However, of all the risk factors, those that should be taken into consideration in the dance hall are, above all, the technical defects: the poor ability of the dancer to correctly distribute the load between the five heads of the metatarsus (on the demi-pointe) or between the first three fingers (on the tips), the risk of incurring distortive traumas clearly increases. Normally the ankle sprains are classified in three degrees: the first degree distortion, or slight distortion, is characterized by the stretching of the ligament, with the interruption of a small number of bundles that compose it; in the second degree distortion, or medium distortion, the lesion of a fair number of bundles is highlighted, so that the ligament is partially interrupted; the third degree lesion, or severe distortion, is characterized by the complete interruption of the affected ligament. Fortunately, this latter type of injury is relatively rare and most of the dancer's distortions can be classified as mild or medium. The diagnosis of ankle sprain is mainly clinical - the presence and extent of swelling, painful points on palpation, presence of any signs of instability - and, through a simple visit, in most cases it is also possible to establish the extent of the lesion . Radiographic examination is advisable to exclude the concomitance of complications such as tear fracture of the base of the fifth metatarsal (linked to the abrupt contraction of the short peroneal muscle in an attempt to avoid distortion trauma).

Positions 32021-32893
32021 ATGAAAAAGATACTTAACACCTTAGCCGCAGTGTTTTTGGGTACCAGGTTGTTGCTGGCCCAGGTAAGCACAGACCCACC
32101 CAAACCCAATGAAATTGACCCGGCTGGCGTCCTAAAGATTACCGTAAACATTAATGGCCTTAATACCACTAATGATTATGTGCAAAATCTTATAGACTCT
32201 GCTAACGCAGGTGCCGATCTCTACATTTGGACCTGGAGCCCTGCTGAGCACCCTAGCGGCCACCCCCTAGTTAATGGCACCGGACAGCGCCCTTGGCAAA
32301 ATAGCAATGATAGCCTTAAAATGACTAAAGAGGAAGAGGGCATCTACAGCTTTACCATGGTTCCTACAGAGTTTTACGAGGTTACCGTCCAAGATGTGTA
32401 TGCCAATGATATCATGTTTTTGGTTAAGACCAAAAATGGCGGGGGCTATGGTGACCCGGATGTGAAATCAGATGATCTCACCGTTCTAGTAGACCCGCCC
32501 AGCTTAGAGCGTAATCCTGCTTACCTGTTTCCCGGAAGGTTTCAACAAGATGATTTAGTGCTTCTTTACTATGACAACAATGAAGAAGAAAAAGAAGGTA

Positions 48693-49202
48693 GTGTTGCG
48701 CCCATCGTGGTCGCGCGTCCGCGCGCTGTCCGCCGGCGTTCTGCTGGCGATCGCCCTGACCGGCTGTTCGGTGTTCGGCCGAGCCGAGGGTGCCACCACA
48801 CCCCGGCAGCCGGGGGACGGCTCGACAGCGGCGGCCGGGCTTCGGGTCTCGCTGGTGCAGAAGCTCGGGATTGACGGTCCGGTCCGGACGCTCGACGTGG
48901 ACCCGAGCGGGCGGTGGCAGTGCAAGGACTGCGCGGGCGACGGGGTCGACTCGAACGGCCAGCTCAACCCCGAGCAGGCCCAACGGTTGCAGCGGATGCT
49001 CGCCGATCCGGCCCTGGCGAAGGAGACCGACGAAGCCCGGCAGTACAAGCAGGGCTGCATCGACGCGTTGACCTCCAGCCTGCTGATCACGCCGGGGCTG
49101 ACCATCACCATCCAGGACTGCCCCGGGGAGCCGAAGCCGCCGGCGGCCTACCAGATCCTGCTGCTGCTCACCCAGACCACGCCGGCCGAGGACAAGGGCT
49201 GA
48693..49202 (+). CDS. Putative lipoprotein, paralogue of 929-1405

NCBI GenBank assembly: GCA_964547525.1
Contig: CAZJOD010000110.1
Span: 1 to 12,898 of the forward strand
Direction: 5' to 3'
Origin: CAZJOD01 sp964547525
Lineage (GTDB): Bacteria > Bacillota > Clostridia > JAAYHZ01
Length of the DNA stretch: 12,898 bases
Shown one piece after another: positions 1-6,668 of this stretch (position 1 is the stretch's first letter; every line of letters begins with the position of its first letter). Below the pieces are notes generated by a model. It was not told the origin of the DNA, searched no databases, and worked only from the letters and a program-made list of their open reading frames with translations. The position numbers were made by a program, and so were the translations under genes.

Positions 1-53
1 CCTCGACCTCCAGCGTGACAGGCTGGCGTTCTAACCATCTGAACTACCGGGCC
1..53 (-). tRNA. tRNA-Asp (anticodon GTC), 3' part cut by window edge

The urgent treatment of ankle sprain involves the local application of ice and the raising of the limb to reduce edema and pain; the immobilization of the joint by means of a bandage, an anklet or a brace, allows the damaged ligament fibers to restore their continuity. The use of the plaster cast is rare and we try to avoid it as it greatly slows down the recovery time of the activity; surgical reconstruction of ligaments, in the event of complete interruption, is still a fairly controversial topic: most orthopedists, however, tend towards non-invasive treatment even of third-degree distortions which, if well rehabilitated, may be able to heal without sequelae. In this regard, it seems important to underline that very often the dancers underestimate the importance of the distortive trauma: they do not respect the recommended rest times or even arbitrarily remove the bandages or tutors applied by the doctor or physiotherapist to be able to return, as quickly as possible possible, to their daily lessons. Because of this type of behavior, often the healing of the distortion is not complete either from the anatomical point of view or from the functional one: the affected ankle thus becomes the weak point of the chain and at the first distortion many others can follow, due to trauma of less and less entity. Another aspect that is often overlooked is the importance of rehabilitative treatment: this will not only restore ankle mobility after the rest or immobilization period, but will also have the far more important task of reactivating the proprioceptive role of the injured ligament . The disappearance of pain and the possibility of freely moving the ankle and foot do not represent the reliable signs of a complete healing of the ligamentous lesion: the feeling of "weak ankle" that many dancers report to the resumption of lessons after a distortive trauma, is not other than a sign of poor control of the area previously affected by the trauma. The proprioceptive rehabilitation of the ankle involves the use of instability platforms (from simple tablets to the most complex instruments connected to the computer) on which one trains to maintain the monopodalic support; only after having reactivated this type of skill will the dancer be able to return to his own dance class, complete with relevé, jumps and turns.